Tax Debt Forgiveness : Learn Here More!

Tax Debt Forgiveness Learn Here More

The dilemma of having back taxes has become a common issue for American citizens in the past few years. The present economic situation has given difficulties to even the most hardworking people when it comes to personal finance. When providing for daily needs and paying the bills becomes a struggle, it is understandable that the additional burden of taxes becomes a challenge. It seems that having to pay for back taxes is inevitable.

While this sounds troubling enough,  the IRS does offer a variety of programs intended

to ease the financial burden for some people who owe back taxes. Keep reading

to learn more about tax debt forgiveness and management options.

Being Declared “uncollectible”

There are various circumstances that can hinder you from paying for your back taxes. Sudden unemployment, business failure, or financial emergencies like severe illness or accidents may have led to a sharp decline in your annual income.  Whatever the case may be, you simply cannot pay your taxes, and you need some type of tax debt forgiveness to stop the wage levies, bank levies, and potential property seizures.

In this scenario, you may qualify for an uncollectible status. Being declared uncollectible means that the IRS has to stop trying to collect on your back taxes. The presence of the tax burden still exists, but until you have the capacity to pay it in due time, you don’t have to worry about levies, seizures, or other debt collection activities. In order to be eligible for uncollectible status, you must be able to present to the IRS that any income you do have is only sufficient to cover the needs and necessary expenses for yourself and your family.

The “Offer In Compromise” Program

Many Americans struggling with back taxes are unable to pay for them due to the amount of accumulated penalties and interests that need to be paid along with the principal amount they owe. In lieu of this, the IRS offers a tax debt forgiveness program called “Offer in Compromise”. This program allows qualified people to settle their back taxes with the IRS for less than what they owe.

Under the program, you may be able to eliminate penalties and interest all together, and only be responsible for an amount you can actually handle. Upon applying for the program, the taxpayer’s income and assets is evaluated by the IRS to determine their capacity to pay. However, do note that this offer does not apply when liability payment through lump sum or payment agreement is still an option.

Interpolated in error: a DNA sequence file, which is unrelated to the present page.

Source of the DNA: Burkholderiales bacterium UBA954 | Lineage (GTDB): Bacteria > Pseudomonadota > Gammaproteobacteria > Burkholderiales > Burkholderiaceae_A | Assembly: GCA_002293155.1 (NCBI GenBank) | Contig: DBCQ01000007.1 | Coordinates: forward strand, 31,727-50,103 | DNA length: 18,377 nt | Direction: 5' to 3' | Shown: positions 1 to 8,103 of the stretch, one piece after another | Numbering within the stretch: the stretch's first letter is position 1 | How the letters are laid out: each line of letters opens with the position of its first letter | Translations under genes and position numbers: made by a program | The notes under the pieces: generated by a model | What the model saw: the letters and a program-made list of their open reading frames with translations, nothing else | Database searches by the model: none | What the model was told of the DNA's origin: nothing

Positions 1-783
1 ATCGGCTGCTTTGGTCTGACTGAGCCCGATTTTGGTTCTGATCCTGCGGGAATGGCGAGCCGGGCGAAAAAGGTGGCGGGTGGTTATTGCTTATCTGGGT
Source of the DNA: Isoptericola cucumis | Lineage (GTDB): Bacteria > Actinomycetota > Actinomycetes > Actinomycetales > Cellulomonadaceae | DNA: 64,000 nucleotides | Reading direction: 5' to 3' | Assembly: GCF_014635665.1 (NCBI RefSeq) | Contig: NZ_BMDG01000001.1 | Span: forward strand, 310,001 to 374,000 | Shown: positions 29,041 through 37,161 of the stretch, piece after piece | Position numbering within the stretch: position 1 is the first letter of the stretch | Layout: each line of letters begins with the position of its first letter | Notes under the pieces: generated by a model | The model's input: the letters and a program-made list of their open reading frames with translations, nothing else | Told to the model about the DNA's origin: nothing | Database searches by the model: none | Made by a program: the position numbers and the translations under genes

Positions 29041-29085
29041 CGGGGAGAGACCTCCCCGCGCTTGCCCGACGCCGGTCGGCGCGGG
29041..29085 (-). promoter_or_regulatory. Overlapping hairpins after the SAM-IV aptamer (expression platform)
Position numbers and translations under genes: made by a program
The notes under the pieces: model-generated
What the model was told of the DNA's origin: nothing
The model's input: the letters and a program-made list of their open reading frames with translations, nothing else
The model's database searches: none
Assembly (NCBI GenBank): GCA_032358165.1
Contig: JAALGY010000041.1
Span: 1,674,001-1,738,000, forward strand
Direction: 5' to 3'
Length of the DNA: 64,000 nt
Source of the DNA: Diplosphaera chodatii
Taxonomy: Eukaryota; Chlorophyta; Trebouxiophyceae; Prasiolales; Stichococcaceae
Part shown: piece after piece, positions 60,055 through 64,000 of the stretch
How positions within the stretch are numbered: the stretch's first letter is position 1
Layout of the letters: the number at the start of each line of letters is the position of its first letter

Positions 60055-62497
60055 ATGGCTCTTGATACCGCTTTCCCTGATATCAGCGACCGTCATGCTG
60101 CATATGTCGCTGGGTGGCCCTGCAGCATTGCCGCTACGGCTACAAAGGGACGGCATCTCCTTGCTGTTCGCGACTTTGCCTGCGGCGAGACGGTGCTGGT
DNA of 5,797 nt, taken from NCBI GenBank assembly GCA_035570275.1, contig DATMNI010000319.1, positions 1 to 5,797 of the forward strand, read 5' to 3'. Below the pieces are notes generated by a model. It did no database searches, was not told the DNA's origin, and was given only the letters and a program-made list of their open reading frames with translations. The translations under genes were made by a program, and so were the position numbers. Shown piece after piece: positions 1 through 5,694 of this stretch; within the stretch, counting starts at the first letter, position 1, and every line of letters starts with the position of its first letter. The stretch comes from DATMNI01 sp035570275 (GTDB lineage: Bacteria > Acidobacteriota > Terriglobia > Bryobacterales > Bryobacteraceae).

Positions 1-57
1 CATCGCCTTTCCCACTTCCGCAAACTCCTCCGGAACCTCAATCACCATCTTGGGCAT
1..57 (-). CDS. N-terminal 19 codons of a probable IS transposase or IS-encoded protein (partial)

Installment Agreements

Generally, all creditors are concerned with collecting the obligations due to them, and that includes the IRS. Ideally, debtors should be able to pay for the amount they owe almost immediately, but that is not the case in reality. If you’re having difficulty with past due taxes and haven’t qualified for another tax debt forgiveness program, consider entering into an installment agreement with the IRS.

This program may not be ideal for individuals with large tax burdens, especially those who can only make minimum monthly payments. However, it can be a good starting point. Entering into an installment agreement, for the meantime until you find a better alternative to proceed, places you in compliance with the IRS – avoiding harassment and stressful collection activity.

Filing Bankruptcy

Some but not all tax debt is dischargeable through bankruptcy. Depending on whether you file Chapter 13 or Chapter 7, your tax debt could be significantly reduced either right away, or after following through with your bankruptcy repayment schedule.

Note, both Chapter 13 and Chapter 7 options have certain qualification conditions that you need to meet. Taxes should be based on income,  and there can not be any evidence of fraud or willful evasion. There are also conditions based on the date the return was filed and due as well as when taxes were assessed.

In Conclusion : Owing back taxes is a scary situation for many. Failing to respond to the situation could result to losing your home, car, or other assets to levies and seizures. It can also reflect badly on your credit rating, making it difficult to borrow money.. Worse, the longer it takes you to pay, the more obligations you have to worry about due to interests and penalties that stack up over time, considerably increasing the total amount you owe.

If you’re facing a mounting back tax debt, do not wait for it to become overwhelming for you.. Contact an experienced tax professional today and get started on the process towards tax debt forgiveness and a brighter financial future.


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